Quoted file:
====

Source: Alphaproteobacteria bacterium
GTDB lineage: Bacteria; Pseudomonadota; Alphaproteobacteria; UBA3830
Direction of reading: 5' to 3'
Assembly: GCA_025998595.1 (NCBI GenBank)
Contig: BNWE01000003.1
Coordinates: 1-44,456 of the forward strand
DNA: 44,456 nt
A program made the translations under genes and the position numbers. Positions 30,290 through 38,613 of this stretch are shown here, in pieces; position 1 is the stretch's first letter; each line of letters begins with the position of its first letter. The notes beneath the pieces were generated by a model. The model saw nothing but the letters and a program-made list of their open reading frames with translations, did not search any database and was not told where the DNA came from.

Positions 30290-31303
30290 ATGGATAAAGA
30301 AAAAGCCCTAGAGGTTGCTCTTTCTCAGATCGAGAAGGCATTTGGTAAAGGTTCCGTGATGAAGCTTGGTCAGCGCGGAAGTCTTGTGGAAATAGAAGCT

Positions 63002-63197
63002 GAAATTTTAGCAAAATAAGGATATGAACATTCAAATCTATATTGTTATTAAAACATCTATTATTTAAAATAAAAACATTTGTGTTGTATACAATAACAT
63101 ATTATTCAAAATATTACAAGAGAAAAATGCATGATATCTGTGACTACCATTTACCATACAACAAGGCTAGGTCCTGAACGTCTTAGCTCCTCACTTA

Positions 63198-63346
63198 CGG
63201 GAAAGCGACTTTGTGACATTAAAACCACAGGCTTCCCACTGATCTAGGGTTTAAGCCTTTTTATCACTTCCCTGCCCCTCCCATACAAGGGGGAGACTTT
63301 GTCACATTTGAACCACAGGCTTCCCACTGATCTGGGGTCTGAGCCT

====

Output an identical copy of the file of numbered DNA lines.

Source: Alphaproteobacteria bacterium
GTDB lineage: Bacteria; Pseudomonadota; Alphaproteobacteria; UBA3830
Direction of reading: 5' to 3'
Assembly: GCA_025998595.1 (NCBI GenBank)
Contig: BNWE01000003.1
Coordinates: 1-44,456 of the forward strand
DNA: 44,456 nt
A program made the translations under genes and the position numbers. Positions 30,290 through 38,613 of this stretch are shown here, in pieces; position 1 is the stretch's first letter; each line of letters begins with the position of its first letter. The notes beneath the pieces were generated by a model. The model saw nothing but the letters and a program-made list of their open reading frames with translations, did not search any database and was not told where the DNA came from.

Positions 30290-31303
30290 ATGGATAAAGA
30301 AAAAGCCCTAGAGGTTGCTCTTTCTCAGATCGAGAAGGCATTTGGTAAAGGTTCCGTGATGAAGCTTGGTCAGCGCGGAAGTCTTGTGGAAATAGAAGCT

Positions 63002-63197
63002 GAAATTTTAGCAAAATAAGGATATGAACATTCAAATCTATATTGTTATTAAAACATCTATTATTTAAAATAAAAACATTTGTGTTGTATACAATAACAT
63101 ATTATTCAAAATATTACAAGAGAAAAATGCATGATATCTGTGACTACCATTTACCATACAACAAGGCTAGGTCCTGAACGTCTTAGCTCCTCACTTA

Positions 63198-63346
63198 CGG
63201 GAAAGCGACTTTGTGACATTAAAACCACAGGCTTCCCACTGATCTAGGGTTTAAGCCTTTTTATCACTTCCCTGCCCCTCCCATACAAGGGGGAGACTTT
63301 GTCACATTTGAACCACAGGCTTCCCACTGATCTGGGGTCTGAGCCT